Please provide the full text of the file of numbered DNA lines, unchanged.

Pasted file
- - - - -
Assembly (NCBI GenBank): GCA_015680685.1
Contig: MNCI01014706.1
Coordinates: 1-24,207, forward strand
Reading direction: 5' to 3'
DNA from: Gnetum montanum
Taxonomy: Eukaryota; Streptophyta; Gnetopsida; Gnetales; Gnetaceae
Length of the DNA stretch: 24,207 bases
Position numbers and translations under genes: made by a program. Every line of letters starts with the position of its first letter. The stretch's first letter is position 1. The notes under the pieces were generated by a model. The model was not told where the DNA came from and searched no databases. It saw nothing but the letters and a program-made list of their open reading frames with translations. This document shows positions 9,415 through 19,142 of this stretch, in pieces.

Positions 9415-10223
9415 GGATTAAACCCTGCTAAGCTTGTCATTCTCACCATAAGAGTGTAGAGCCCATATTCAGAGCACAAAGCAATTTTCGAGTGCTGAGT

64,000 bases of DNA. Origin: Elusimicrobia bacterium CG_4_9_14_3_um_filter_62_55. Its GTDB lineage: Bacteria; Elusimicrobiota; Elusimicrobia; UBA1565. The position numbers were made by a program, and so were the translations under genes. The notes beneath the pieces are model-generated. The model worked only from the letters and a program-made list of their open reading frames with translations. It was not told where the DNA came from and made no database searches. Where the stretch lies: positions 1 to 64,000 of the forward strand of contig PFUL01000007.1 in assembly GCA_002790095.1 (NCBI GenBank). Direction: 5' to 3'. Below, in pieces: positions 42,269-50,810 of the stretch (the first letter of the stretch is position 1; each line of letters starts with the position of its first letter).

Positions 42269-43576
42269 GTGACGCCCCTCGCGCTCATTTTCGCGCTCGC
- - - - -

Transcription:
Assembly (NCBI GenBank): GCA_015680685.1
Contig: MNCI01014706.1
Coordinates: 1-24,207, forward strand
Reading direction: 5' to 3'
DNA from: Gnetum montanum
Taxonomy: Eukaryota; Streptophyta; Gnetopsida; Gnetales; Gnetaceae
Length of the DNA stretch: 24,207 bases
Position numbers and translations under genes: made by a program. Every line of letters starts with the position of its first letter. The stretch's first letter is position 1. The notes under the pieces were generated by a model. The model was not told where the DNA came from and searched no databases. It saw nothing but the letters and a program-made list of their open reading frames with translations. This document shows positions 9,415 through 19,142 of this stretch, in pieces.

Positions 9415-10223
9415 GGATTAAACCCTGCTAAGCTTGTCATTCTCACCATAAGAGTGTAGAGCCCATATTCAGAGCACAAAGCAATTTTCGAGTGCTGAGT

64,000 bases of DNA. Origin: Elusimicrobia bacterium CG_4_9_14_3_um_filter_62_55. Its GTDB lineage: Bacteria; Elusimicrobiota; Elusimicrobia; UBA1565. The position numbers were made by a program, and so were the translations under genes. The notes beneath the pieces are model-generated. The model worked only from the letters and a program-made list of their open reading frames with translations. It was not told where the DNA came from and made no database searches. Where the stretch lies: positions 1 to 64,000 of the forward strand of contig PFUL01000007.1 in assembly GCA_002790095.1 (NCBI GenBank). Direction: 5' to 3'. Below, in pieces: positions 42,269-50,810 of the stretch (the first letter of the stretch is position 1; each line of letters starts with the position of its first letter).

Positions 42269-43576
42269 GTGACGCCCCTCGCGCTCATTTTCGCGCTCGC